Inside the First Amendment
By Gene Policinski
First Amendment Center vice president/executive director
Just in time for Flag Day, a California public school principal appears to have managed, in one swoop and in the name of respecting the Stars and Stripes, to show a lack of respect for the First Amendment’s protections for both free speech and a free press.
By a presidential proclamation in 1949, the nation officially recognized June 14 as Flag Day. Flags fly proudly from front porches. Politicians offer rhetorical salutes. In some years, Congress has been locked in debate that very day over a proposed constitutional amendment that would permit laws against flag desecration. And even the U.S. Supreme Court has gotten into the spirit, issuing a ruling on June 14, 1943, on a West Virginia compulsory flag-salute law; and another in 2004 in a case involving the phrase “under God” in the Pledge of Allegiance.
According to news reports, Shasta High School Principal Milan Woollard, in Redding, Calif., decided to short-circuit any public debate in his school over flag-burning by killing off the student newspaper, the Volcano, which carried a front-page photo collage including an image of a student holding an American flag burning at the edges. Woollard was quoted in the Redding Record Searchlight newspaper as saying the photo was embarrassing and that “the paper’s done … there’s not going to be a newspaper next year.”
Burning an American flag is, without a doubt, a repulsive thing to most Americans. But let’s take a closer look at what happened in Redding.
School officials have been given wide latitude by the courts in recent years to restrict student speech or student press when either is proven disruptive to the educational process or when that speech intrudes on the rights of other students.
And, according to the principal, the school system already was looking at closing the newspaper to cut costs amid reduced state funding. But the decision by student editors to run the photo — accompanied by an editorial saying flag-burning was protected by the First Amendment — rather solidly “cements that decision,” Woollard is quoted as saying.
Nothing in news reports thus far says the paper — the final edition of the year, published in the last week of school — caused any disruption of education. And shutting down or censoring a student newspaper for any reason that smacks of convenience — fiscal, personal or political — runs counter to the lessons that young citizens should be learning about why America values a free press and freedom of expression.
The student editor said the photo and accompanying editorial were published because he and classmates had just studied the issue of flag-burning in their government class. An administrator said publishing the image was immature and self-indulgent. But whatever the motivation for the student journalists to run the photo and editorial, the occasion affords a golden opportunity in the Golden State for education, not repression.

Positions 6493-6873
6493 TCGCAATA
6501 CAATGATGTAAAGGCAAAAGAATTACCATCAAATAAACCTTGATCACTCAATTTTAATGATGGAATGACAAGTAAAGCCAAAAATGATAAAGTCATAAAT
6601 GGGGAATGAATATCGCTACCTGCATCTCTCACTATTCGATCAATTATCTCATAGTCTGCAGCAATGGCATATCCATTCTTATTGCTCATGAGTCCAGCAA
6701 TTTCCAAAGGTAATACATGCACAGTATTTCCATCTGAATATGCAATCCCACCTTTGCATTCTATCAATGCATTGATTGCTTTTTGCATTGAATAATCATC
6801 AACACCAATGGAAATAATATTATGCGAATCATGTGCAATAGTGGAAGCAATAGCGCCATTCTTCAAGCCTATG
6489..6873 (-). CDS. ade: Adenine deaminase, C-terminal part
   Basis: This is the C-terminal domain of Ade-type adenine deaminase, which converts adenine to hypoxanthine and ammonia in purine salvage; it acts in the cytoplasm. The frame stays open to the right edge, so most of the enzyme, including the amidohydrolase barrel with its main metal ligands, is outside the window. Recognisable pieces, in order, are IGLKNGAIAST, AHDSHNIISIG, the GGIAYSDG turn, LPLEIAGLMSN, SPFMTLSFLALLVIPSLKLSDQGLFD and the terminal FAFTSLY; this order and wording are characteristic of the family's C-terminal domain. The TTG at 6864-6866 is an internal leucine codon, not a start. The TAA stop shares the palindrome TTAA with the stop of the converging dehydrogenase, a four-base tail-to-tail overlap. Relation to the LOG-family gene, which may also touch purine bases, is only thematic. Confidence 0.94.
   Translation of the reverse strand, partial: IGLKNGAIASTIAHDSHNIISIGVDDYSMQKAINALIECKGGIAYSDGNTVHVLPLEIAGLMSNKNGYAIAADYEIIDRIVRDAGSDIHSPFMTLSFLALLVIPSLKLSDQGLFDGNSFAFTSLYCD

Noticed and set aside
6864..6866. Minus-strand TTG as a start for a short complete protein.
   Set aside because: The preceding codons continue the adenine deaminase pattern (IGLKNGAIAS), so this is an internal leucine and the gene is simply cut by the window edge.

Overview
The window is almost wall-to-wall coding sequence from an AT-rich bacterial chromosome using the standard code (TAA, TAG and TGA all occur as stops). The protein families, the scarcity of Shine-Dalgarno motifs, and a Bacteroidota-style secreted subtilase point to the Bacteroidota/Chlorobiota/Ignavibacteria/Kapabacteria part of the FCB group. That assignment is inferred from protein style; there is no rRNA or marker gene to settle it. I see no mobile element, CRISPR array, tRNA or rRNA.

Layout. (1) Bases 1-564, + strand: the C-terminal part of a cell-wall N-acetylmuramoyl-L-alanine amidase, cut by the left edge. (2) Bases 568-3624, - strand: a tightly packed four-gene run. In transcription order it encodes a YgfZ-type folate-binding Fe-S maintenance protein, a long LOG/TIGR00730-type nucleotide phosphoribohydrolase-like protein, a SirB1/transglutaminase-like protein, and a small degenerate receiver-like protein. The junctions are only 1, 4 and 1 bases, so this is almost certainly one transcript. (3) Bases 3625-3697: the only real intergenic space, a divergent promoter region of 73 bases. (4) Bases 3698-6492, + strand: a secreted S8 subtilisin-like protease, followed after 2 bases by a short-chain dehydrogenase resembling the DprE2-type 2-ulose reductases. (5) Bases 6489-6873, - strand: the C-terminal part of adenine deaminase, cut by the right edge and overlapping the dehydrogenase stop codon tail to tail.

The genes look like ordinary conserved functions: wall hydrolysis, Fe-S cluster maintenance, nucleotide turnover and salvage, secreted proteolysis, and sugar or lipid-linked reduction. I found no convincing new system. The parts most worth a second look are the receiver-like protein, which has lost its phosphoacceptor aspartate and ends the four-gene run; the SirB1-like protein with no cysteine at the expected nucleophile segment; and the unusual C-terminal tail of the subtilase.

Far better that Principal Woollard and other school leaders find funds in the budget to keep Shasta High’s newspaper operating next year — perhaps all the while expressing their distaste for the photo. How about writing about their views in the next edition?
Would it not do good for all involved to read about why burning the American flag so offends the principal and so many other citizens; to hear from veterans who risked their lives under that banner to preserve the Constitution and the Bill of Rights? Would it not do good for students and others to discover and discuss what happens to people in other nations who deface their national symbols in order to express their views?
And would it also not do good to hear more from those who would explain why this distasteful act ought to be — as it is — protected by law partly as the ultimate demonstration to the world of how much the United States values the right of its citizens to express themselves?
Would it not be good for all sides to consider the words of Justice William Brennan, from a 1989 ruling in Texas v. Johnson that protects flag-burning, who said, “If there is a bedrock principle underlying the First Amendment, it is that the government may not prohibit the expression of an idea simply because society finds the idea itself offensive or disagreeable”?
More discussion and more information — in other words, more education — about controversial issues and views is what ought to occur at Shasta High and in the Volcano. It’s a shame that as the result of a convenient claim of fiscal need, none of that discussion seems likely to appear next year in a publication that would most easily and effectively reach students, teachers and administrators: the school newspaper.
Gene Policinski is vice president and executive director of the First Amendment Center, 555 Pennsylvania Ave., N.W., Washington, D.C. 20001. Web: www.firstamendmentcenter.org. E-mail: [email protected].